When JessaKae and Jordan Maddocks decided to turn an over-the-garage area into a kids’ playroom, they turned to designer Aubrey Smith to go all-out as she fashioned the space with color, character and, of course, fun.

When youngsters Gatsby and Jazz Maddocks are sent to their room—or playroom, to be exact—you won’t hear any moaning or groaning. Whoopees are more likely. That’s no surprise, given that the fun-filled space was created by designer Aubrey Smith, who collaborated on the project with mom JessaKae Maddocks, CEO and Creative Director of fashion label JessaKae.

“Colorful and somewhere the imagination can run free,” says JessaKae, explaining what she wanted for the space. The same words could be used to describe the inclusive clothing line she designs. “Her style and aesthetic is fun and youthful, and she loves color and patterns,” says Smith, principal of Aubrey Veva Design. She used her client’s joyful character to inspire her design.

The playroom began as an empty, over-the-garage space with no purpose. But parents JessaKae and Jordan hatched a plan. “We realized that we didn’t have any super fun kids-only spaces,” JessaKae says. So they let their imaginations run free and decided on a playroom with must-have bunk beds, a swing, a fort and slide. “Our kids’ favorite things all in one space,” she explains. To integrate these features and more, Smith functionally divided the space into activity-driven zones.

Smith began with a play area that welcomes visitors into the open, 800-square-foot room. It features a slide, fort-like loft and hidden storage below. A creativity-focused craft area follows, with its hanging chairs and a round work table teamed with small chairs. “It’s a magical area where they can be creative and learn on their own,” the designer says.

Nearby, large window seats serve as light-filled reading nooks. Stylish wardrobes anchor the adjoining storage area and, toward the back of the space, two sets of cleverly designed bunks furnish the sleeping zone. “From the beginning, you have to think of the space as a whole, identify each functional area and then integrate practicality into each of them,” Smith explains. “Yes, beautiful design can include practicality.”

Because the parents wanted a playroom their kids could grow up in, Smith rejected anything overtly juvenile or sweet. The Maddockses also favored a gender-neutral palette with no trace of conventional girly pink or boyish navy. With her client’s love for lively colors in mind, Smith began with primary orange and blue then conjured toned-down shades that are playful but not predictable. Think tangerine and slate blue. “These colors play well together and are unique,” the designer says. So too is her choice of a soft-toned wallpaper that wraps the space in an enchanting jungle scene. It’s pretty, of course, but also pragmatic. “The pattern won’t have to be replaced as the kids grow older,” says Smith, who also chose cushy Berber carpeting, bunk steps (rather than ladders), easy-care performance fabrics and no-fuss finishes for their practicality.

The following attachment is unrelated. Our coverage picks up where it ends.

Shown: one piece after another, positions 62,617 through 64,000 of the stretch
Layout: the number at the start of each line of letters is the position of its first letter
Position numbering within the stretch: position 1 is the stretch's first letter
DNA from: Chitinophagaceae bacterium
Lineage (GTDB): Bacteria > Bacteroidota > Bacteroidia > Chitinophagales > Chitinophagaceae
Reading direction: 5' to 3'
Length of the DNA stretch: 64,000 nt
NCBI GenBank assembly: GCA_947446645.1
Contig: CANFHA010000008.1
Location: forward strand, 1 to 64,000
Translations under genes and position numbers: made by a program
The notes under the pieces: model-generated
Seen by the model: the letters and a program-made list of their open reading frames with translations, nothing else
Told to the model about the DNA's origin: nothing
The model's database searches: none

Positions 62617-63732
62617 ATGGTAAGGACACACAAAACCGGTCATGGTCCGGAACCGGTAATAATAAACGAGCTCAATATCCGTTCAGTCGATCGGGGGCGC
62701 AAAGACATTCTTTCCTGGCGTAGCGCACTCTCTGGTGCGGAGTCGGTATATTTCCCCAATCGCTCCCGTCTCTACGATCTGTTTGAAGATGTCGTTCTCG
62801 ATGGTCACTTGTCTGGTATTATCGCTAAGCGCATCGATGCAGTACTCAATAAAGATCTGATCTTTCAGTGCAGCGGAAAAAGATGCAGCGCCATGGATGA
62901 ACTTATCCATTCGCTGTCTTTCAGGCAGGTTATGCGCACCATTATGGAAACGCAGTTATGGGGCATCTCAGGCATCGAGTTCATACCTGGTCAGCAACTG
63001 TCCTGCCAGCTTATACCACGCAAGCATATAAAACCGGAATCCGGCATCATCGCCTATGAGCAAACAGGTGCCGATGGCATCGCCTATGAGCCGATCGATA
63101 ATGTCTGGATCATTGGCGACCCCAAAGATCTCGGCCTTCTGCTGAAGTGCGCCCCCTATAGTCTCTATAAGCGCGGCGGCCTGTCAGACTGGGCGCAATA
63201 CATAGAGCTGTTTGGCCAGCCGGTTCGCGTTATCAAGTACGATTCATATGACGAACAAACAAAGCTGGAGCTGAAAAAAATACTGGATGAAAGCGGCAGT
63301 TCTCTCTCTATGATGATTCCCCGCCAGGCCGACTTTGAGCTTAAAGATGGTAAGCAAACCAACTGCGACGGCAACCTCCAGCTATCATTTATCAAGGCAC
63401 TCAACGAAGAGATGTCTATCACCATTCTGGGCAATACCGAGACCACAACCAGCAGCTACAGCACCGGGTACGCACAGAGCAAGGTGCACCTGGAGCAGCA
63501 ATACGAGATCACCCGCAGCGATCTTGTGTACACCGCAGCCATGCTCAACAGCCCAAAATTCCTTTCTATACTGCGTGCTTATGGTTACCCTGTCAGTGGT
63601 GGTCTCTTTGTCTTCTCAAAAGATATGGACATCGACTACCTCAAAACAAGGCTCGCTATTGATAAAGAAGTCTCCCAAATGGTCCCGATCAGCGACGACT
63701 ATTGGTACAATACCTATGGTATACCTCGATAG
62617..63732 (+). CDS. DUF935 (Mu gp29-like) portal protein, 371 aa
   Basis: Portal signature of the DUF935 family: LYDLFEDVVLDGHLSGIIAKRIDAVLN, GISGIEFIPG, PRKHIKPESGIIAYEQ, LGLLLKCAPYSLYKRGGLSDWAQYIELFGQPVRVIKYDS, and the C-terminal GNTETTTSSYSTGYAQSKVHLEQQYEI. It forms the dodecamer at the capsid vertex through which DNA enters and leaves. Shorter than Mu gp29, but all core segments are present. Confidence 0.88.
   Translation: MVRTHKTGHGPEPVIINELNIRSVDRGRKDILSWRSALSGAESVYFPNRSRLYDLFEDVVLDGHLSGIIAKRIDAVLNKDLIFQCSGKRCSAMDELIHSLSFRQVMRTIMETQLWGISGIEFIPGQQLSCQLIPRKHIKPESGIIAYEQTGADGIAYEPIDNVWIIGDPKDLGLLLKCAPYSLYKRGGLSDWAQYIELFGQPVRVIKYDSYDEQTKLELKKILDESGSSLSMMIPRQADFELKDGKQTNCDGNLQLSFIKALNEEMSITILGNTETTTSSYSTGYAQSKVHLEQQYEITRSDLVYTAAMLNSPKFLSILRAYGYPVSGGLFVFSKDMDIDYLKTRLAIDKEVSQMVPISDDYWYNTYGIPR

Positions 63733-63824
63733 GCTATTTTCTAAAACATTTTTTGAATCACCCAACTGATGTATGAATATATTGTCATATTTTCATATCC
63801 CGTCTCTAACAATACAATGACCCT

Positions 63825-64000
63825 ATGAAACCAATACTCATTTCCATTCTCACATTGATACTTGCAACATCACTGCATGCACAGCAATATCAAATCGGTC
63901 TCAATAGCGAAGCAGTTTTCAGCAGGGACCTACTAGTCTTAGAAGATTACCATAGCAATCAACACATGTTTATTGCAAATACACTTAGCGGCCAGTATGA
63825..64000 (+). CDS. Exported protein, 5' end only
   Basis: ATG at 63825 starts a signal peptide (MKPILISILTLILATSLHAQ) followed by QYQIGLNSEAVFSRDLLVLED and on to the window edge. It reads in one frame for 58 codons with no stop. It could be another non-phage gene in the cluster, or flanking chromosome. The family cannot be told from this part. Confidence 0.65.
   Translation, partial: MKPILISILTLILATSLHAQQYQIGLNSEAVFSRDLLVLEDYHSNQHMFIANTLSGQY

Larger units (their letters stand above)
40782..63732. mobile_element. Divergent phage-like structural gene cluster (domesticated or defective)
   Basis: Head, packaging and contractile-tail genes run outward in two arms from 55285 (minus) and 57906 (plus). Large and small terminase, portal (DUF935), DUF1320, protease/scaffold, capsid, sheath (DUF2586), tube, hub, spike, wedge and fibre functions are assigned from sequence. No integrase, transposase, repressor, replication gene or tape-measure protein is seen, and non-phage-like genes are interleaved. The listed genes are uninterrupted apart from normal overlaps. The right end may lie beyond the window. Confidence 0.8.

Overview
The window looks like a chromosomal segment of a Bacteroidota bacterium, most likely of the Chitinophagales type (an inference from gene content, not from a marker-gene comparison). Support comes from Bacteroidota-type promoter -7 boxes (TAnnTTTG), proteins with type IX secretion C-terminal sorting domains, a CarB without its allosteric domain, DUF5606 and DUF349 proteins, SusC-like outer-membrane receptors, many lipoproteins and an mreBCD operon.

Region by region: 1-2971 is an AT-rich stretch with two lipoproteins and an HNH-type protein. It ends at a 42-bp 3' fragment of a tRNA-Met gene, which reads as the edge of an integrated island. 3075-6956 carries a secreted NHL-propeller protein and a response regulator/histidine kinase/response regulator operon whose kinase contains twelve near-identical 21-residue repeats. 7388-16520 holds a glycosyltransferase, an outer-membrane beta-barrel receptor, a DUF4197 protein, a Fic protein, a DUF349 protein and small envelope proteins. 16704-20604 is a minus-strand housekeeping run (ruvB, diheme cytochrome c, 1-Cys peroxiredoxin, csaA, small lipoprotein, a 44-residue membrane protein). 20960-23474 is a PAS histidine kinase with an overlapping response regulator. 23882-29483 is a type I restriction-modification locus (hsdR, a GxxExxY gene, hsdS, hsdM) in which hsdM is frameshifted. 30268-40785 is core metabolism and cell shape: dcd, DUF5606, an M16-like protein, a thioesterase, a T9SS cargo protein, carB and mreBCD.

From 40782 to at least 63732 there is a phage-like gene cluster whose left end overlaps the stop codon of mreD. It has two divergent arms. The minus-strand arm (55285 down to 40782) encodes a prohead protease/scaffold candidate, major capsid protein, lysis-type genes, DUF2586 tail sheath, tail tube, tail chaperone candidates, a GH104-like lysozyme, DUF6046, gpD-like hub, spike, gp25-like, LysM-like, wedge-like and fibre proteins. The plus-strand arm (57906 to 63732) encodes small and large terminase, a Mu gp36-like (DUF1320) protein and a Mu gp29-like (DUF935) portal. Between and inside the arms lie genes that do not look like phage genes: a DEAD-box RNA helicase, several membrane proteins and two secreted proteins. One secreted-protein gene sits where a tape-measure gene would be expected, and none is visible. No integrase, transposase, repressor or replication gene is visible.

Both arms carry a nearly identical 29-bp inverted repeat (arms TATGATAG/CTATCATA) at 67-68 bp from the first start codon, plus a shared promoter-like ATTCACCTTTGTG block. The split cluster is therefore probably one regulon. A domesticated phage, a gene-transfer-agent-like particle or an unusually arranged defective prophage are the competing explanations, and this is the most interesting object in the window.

But Smith didn’t allow sensibility to overshadow the room’s fanciful style. Hanging from a sky-blue ceiling, rose-gold disco balls and puffy cloud lights delight the space with their surprising forms. Nearby, vivid velvet curtains drape the cocoon-like bunks in luxury. “The Maddockses like beautiful things, and nothing is too precious for their boys,” says Smith, who also chose high-end fabrics for a mix of custom pillows that animate the décor. The designer customized tall blue cabinets with shapely arched doors and cleverly painted their interiors with, you guessed it, delicious tangerine. Adorning the walls, whimsical stuffed animal heads and framed drawings of the boys also charm the space. “I’m a sucker for a layered look,” Smith says. “More is more.”

JessaKae and Jordan kept the playroom project a secret from their boys until it was complete. When Gatsby and Jazz first saw it, “their eyes lit up,” Mom recalls. “There were a lot of ‘wows ‘and ‘whoas,’” she says. Understandably, the room elicits much the same reaction from nearly everyone who visits its awesome space. 

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Brad Mee
Brad Mee is the Editor-in-Chief of Utah Style & Design Magazine.